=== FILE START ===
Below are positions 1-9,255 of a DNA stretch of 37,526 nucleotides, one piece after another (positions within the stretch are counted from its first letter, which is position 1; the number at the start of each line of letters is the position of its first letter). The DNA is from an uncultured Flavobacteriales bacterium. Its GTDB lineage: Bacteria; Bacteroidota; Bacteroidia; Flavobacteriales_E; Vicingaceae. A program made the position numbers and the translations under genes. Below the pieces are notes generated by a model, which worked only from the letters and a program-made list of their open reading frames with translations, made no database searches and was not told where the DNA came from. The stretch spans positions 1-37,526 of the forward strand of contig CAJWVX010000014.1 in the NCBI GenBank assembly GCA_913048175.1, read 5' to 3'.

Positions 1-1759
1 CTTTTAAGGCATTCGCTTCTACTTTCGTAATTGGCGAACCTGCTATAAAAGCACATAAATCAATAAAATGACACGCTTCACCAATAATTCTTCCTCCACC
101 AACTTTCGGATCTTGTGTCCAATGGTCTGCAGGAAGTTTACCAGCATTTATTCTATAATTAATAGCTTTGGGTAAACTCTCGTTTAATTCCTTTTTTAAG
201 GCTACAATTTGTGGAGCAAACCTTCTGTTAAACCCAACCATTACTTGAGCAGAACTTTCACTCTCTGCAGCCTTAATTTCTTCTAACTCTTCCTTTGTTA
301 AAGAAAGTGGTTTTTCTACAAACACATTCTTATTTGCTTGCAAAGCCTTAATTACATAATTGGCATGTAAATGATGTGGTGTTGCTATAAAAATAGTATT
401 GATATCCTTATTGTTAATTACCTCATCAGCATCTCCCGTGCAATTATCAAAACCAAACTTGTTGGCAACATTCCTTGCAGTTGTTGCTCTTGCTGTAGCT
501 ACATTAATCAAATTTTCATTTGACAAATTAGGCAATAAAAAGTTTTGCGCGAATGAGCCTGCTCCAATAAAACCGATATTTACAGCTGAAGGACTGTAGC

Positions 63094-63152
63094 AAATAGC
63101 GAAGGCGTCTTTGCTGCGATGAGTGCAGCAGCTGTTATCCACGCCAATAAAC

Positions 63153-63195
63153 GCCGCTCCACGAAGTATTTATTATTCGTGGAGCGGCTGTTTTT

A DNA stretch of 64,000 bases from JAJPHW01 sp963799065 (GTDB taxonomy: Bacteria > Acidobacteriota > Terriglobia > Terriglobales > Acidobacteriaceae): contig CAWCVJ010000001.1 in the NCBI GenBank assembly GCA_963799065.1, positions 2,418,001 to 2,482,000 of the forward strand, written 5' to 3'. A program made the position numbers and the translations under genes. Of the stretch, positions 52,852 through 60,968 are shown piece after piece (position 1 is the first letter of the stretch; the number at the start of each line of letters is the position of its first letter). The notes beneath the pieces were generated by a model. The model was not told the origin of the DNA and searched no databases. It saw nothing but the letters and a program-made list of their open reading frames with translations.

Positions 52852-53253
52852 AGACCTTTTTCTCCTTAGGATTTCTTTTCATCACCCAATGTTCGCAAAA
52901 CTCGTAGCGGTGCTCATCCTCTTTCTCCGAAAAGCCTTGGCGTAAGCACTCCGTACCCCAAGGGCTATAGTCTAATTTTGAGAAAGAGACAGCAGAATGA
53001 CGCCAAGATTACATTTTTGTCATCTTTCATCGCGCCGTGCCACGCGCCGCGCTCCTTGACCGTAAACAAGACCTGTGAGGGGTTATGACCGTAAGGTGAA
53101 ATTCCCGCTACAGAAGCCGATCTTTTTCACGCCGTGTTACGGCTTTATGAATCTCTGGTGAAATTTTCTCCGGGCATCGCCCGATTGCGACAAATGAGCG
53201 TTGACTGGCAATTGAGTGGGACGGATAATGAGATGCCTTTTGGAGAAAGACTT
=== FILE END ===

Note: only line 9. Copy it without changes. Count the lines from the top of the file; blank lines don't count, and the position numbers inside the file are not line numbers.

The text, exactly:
Positions 63094-63152